|Note|| Familial melanoma is a heterogenous entity including several clinical variants.|
|Phenotype and clinics|| Melanoma is hereditary in approximately 10% of the cases. The definition of hereditary melanoma is now described as a family in which either 2 first-degree relatives are diagnosed with melanoma, or families with 3 melanoma patients (irrespective of degree of relationship). The co-existence of melanoma and atypical nevi within families has been described and the syndrome has therefore been named Familial Atypical Multiple Mole-Melanoma (FAMMM).|
Initially it was assumed that a simple dominant factor would be responsible for both melanoma and atypical nevi. However, after the cloning of the first melanoma susceptibility gene, genotype/phenotype correlation studies in mutation positive families soon revealed the complexities of the FAMMM syndrome. It appeared that atypical nevi do not neatly segregate with the mutation; this means that also non-carriers could have a florid nevus phenotype.
|Neoplastic risk|| The penetrance of melanoma in CDKN2A mutation carriers has recently been investigated by the International Melanoma Genetics Consortium, in which research groups from all over the world participate and is estimated to be 67% by the age of 80 years. This same study also showed the penetrance figures in hereditary melanoma to be different depending on geographic location. These differences between geographic locations were proportionate to the differences seen in sporadic melanoma, with the penetrance in Australia, USA and Sweden being 3.74 times higher than in Western Europe. |
Risk of several other tumors has been reported but remains to be confirmed. However, the evidence for an increased risk of pancreatic carcinoma in CDKN2A mutation positive families is very strong.
|Treatment|| Yearly surveillance of melanoma patients and their first- and second-degree relatives from age 12 onwards.|
|Prognosis|| If melanoma is identified at an early stage the disease has a good clinical outcome. On the other hand, life expectancy figures drop quickly with an increasing thickness of the tumour (approximately 55% 5 year survival with thickness over 1.5 mm). Early recognition of melanoma, or even better so, early recognition of precursor lesions of melanoma by skin screening for those at risk is therefore of utmost importance.|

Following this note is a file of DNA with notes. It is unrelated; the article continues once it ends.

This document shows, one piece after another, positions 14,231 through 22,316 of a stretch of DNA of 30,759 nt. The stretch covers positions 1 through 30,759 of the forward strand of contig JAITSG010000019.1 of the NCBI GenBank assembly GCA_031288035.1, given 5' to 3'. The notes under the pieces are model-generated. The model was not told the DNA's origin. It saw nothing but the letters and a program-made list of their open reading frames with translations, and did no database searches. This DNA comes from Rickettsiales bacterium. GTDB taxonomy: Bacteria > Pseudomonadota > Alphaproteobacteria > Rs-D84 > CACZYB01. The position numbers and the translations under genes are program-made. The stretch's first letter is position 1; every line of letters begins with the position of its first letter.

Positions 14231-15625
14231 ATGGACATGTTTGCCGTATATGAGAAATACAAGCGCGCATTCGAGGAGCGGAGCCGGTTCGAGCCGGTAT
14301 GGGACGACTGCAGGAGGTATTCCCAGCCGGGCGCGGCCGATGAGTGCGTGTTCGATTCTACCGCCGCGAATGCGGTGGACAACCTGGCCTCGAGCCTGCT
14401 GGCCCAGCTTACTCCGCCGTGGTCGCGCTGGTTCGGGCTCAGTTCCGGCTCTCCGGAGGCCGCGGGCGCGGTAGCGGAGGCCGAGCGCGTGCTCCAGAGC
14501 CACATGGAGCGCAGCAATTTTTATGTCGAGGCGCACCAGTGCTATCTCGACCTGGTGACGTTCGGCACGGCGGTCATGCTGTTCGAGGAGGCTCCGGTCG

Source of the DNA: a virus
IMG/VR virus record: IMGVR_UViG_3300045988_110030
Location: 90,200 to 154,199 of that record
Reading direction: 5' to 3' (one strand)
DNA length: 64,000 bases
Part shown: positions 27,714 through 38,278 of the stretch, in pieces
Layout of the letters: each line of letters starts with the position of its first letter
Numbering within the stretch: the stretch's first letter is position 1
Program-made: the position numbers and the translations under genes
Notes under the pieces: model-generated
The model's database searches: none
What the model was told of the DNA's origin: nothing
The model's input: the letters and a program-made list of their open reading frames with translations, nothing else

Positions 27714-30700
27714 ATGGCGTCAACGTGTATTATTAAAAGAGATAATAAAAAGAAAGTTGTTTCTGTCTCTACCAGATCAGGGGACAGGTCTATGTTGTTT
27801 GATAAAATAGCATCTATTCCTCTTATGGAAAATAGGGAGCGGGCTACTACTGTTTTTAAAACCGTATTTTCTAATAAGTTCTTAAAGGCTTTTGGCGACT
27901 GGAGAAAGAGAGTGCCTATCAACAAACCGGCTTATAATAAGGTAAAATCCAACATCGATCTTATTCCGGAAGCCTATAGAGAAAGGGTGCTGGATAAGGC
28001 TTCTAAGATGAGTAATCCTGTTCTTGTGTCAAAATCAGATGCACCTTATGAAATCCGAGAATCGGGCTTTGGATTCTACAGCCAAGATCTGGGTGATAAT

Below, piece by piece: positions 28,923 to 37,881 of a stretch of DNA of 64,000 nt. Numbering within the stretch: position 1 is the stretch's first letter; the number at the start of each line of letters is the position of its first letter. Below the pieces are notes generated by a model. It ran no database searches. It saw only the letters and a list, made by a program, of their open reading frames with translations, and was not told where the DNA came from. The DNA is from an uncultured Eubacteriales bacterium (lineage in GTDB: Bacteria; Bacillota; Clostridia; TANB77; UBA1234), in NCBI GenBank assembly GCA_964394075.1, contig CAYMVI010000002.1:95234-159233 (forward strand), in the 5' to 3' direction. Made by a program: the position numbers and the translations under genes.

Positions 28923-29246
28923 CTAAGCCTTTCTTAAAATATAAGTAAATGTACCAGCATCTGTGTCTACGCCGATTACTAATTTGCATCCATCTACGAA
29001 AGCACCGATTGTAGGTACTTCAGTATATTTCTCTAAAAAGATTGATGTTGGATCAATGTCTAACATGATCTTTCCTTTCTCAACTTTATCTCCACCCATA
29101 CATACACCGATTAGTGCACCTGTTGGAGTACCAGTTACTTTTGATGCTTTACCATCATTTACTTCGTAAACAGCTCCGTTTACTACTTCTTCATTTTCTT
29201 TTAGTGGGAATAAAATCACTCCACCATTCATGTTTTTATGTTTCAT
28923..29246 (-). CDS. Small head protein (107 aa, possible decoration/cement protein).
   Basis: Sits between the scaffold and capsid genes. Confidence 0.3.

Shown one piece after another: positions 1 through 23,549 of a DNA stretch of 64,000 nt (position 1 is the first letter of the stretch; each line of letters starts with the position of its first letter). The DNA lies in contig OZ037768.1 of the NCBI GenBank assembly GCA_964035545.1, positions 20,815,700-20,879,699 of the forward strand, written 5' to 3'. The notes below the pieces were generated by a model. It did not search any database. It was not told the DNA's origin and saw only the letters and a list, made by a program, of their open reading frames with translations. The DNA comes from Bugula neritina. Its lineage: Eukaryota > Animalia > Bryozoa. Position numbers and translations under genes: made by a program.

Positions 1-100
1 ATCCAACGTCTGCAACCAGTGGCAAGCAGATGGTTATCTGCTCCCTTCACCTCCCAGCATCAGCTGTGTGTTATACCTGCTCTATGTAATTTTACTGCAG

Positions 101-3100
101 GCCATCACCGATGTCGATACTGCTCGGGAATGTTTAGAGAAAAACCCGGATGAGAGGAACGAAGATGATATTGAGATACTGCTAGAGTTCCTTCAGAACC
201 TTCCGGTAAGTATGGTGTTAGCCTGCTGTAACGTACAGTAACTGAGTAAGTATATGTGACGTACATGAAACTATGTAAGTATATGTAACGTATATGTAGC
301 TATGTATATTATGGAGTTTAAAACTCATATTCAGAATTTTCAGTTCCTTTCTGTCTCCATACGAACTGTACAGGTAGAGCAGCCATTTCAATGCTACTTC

|Note|| By using different first exons, exon 1a and 1β respectively, CDKN2A encodes for 2 proteins: p16 and p14ARF|
|Description|| p16: 156 aminoacids, encoding a protein of 15.8 kDa.|
p14ARF: 132 aminoacids, encoding a protein of approximately 14 kDa.
|Expression|| The normal levels of p16 and p14ARF expression are low in tissues and primary cells and are upregulated with in vitro senescence, ageing, and illegitimate oncogene activation. Loss of p16 expression is observed during tumor progression.|
|Localisation|| Interpretation of p16 stains by immunohistochemistry is controversial. Some consider both nuclear and cytoplasmic staining to be specific, whereas others consider cytoplasmic staining to be a confounding background and see only nuclear staining as relevant for p16 function. p16 is a small protein that might freely diffuse in and out of the nucleus and should be available to interact with its partners in both cellular compartments. Some immunofluorescence studies on inactivating mutations within CDKN2A have shown that they lead to accumulation or mislocalization of the mutant forms of p16 preferentially in one or other compartment. P14ARF is localized predominantly in the nucleolus but is also present in the nucleoplasm.|
|Function|| Cell cycle regulation.|
| Geographical variation in the penetrance of CDKN2A mutations for melanoma.|
| Bishop DT, Demenais F, Goldstein AM, Bergman W, Bishop JN, Bressac-de Paillerets B, Chompret A, Ghiorzo P, Gruis N, Hansson J, Harland M, Hayward N, Holland EA, Mann GJ, Mantelli M, Nancarrow D, Platz A, Melanoma Genetics Consortium, Tucker MA|
| Journal of the National Cancer Institute. 2002 ; 94 (12) : 894-903.|
| Expression and localization of mutant p16 proteins in melanocytic lesions from familial melanoma patients.|
| Ghiorzo P, Villaggio B, Sementa AR, Hansson J, Platz A, Nicoló G, Spina B, Canepa M, Palmer JM, Hayward NK, Bianchi-Scarrà G|
| Human pathology. 2004 ; 35 (1) : 25-33.|
| Cutaneous melanoma susceptibility and progression genes.|
| de Snoo FA, Hayward NK|
| Cancer letters. 2005 ; 230 (2) : 153-186.|